detecting an obstacle in the path of the apparatus and causing reversal of its direction of travel by limit sensors carried by said housing,
after detecting the obstacle, setting the apparatus on a second course at a predetermined angle relative to the first course and holding the second course for a first predetermined period of time, and
after traveling along the second course for the first predetermined time period, directing the apparatus along a third course parallel with the first course.
2. A method according to claim 1 wherein the method includes, before setting the apparatus on the second course, propelling the apparatus along the first course, but in a reversed direction, for a second predetermined period of time.
3. A method according to claim 1 wherein transitions between the first and second courses are accomplished with the apparatus stationary.
4. An underwater cleaning apparatus for traversing a surface of a tank or the like for cleaning the surface, comprising:
a housing carrying cleaning means;
reversible and steerable drive means for propelling said housing across the track surface, said drive means including caterpillar track means for conveying said housing, a drive motor and clutch means for selectively coupling said drive motor to said track means;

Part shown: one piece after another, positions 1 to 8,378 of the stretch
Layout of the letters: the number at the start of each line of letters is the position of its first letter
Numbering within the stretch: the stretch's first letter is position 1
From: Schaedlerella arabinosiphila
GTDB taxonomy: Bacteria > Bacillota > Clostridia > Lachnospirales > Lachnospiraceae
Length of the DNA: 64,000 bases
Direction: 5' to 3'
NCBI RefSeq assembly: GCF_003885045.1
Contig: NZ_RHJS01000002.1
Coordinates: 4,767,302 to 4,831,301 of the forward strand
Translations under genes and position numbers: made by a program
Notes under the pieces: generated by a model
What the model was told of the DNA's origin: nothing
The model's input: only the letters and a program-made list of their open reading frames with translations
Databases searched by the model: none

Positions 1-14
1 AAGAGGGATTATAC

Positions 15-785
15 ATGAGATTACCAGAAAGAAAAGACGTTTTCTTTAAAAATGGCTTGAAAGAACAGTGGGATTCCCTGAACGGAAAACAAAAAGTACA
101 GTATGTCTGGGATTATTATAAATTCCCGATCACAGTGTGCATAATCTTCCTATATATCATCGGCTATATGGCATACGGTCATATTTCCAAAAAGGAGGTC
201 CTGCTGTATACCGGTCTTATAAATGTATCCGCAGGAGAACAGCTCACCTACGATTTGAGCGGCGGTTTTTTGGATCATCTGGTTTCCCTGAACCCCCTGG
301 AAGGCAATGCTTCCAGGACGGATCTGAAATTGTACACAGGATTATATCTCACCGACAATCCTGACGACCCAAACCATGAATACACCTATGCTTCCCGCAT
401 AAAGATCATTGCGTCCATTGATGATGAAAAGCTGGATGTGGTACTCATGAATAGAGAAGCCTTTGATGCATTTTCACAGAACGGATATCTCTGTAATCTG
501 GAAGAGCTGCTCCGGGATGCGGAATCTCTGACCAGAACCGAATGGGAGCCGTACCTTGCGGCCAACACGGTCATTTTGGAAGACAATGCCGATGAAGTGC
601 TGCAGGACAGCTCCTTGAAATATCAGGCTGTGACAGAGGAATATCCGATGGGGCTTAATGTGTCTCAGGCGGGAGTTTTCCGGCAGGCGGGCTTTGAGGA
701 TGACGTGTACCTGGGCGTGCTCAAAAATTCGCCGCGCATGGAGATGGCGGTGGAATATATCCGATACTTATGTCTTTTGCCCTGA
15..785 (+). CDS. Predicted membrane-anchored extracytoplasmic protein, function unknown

actual travel sensor means for producing a signal representative of the actual course being traveled by the apparatus;
setting means for producing signals representative of desired courses to be followed including a first course, a second timed course at a predetermined angle relative to the first course after detection of an obstacle and a third course parallel to the first course after completion of the second course;
timer means operatively associated with said setting means for determining the lengths of time for each course;
limit sensor means, carried by said housing, for detecting an obstacle in the path of the apparatus and for reversing said drive means upon detecting an obstacle;
means for comparing the actual and desired course signals and for producing an error signal; and